Looking at it from the front.

    And the sides.

    Timing casing and the distributors glued in place on the back of the engine.

    Engine just placed in the back of the tank there is a bit more space round it than I thought.

    That's it for now working on the wiring at the moment for the spark plugs and coils.

  • I got carried away last time and just glued on the coils all facing the
    same way it was only after I looked the illustrations again as I
    realised 2 are facing in the opposite direction so I had to do some
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    three pictures show the engine with the coils in the correct position
    and the spark plug and coil leads in place, I made these and some fine
    electrical wire that had seven strands in it I cut off the excess
    insulation to give me enough for the guide tube I then cut down the
    length except for about eight an inch so I could feed the wires out in
    the right place on the cylinder head ways to shop each colour the wires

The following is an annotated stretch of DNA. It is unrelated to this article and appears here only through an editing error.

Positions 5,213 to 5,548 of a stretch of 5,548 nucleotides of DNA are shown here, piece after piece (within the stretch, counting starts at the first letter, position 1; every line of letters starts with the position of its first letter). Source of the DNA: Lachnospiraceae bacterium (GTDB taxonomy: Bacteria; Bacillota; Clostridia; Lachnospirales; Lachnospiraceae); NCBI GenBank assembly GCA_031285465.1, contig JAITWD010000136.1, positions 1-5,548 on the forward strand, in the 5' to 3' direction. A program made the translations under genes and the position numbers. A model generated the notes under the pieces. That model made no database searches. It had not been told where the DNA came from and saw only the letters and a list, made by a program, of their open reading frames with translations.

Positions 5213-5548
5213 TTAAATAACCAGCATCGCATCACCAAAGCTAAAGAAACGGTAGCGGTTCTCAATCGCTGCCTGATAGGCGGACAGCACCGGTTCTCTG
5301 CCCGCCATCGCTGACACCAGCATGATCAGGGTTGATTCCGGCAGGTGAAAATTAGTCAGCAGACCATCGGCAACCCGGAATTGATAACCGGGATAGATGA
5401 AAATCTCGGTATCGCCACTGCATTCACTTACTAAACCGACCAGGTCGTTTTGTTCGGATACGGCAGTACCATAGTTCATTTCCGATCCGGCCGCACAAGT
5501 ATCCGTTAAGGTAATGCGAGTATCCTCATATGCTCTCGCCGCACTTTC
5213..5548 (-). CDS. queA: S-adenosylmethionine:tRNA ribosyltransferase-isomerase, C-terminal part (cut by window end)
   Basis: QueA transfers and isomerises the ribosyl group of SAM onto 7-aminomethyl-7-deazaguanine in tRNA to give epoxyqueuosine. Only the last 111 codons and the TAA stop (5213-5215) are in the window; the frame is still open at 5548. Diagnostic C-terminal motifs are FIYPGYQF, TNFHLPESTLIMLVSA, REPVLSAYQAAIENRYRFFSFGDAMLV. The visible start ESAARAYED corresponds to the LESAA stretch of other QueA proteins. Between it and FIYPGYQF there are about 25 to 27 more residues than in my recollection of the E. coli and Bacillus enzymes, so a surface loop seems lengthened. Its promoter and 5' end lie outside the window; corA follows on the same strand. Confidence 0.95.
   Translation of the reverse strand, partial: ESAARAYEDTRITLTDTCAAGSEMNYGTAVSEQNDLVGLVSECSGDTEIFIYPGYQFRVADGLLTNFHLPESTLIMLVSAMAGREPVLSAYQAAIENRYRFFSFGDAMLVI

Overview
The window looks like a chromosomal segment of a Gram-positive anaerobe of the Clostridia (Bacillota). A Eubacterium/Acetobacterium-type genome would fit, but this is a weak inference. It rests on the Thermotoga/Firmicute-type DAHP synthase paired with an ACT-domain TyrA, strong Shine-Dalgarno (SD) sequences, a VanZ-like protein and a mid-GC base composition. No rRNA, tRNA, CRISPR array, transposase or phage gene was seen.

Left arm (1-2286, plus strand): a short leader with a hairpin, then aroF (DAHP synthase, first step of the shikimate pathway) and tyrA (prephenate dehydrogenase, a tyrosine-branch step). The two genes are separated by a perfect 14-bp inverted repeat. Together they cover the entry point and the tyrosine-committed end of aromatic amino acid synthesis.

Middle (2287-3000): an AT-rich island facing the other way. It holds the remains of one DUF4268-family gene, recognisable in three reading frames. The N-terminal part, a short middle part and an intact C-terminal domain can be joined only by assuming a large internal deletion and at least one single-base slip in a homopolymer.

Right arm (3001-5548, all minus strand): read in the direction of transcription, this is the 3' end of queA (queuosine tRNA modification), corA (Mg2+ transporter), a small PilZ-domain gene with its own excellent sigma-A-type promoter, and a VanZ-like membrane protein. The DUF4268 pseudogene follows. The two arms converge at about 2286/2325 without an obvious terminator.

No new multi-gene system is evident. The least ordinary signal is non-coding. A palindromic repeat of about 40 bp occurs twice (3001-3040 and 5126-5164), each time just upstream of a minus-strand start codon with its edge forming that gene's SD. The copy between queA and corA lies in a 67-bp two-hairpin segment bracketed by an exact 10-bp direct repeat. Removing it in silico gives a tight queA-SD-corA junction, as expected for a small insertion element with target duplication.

is of the feed wires of the coils fitted this is some old possibly
    galvanised wire that came from a wooden plank on frame ship model the
    wire as tarnish down to a nice grey colour.

    Moving on to the
    other end of the engine part 113 the makes up the drive gear casing has
    been glued to part 112 the back flange and parts 114 the gear ends
    possibly have been glued in place.

    the inside of the real part 112/113.

    three pictures show parts 115 being added these did need a bit of
    trimming and the L-shaped parts were slightly short and a shorter side
    this didn't matter too much as they were really be noticed as it is on
    the side should really come down to part 112 .

    Part number 116 the first part of the drive shaft or went together straightforwardly.

    then glanced back to the instruction sheet assembling this comes a bit
    later on I should have moved on to the water pump so that'll be the next

  • The next instalment water pump parts 120
    the water pump centre front


    centre dry fitted in place along with pipework fitting the pipework was
    a bit harder than it could be as I had glued into place all the
    distributor wires and the water pump pipes, go underneath them but it
    worked out okay.

    wire painted black and all glued into place I use PVA glue the brass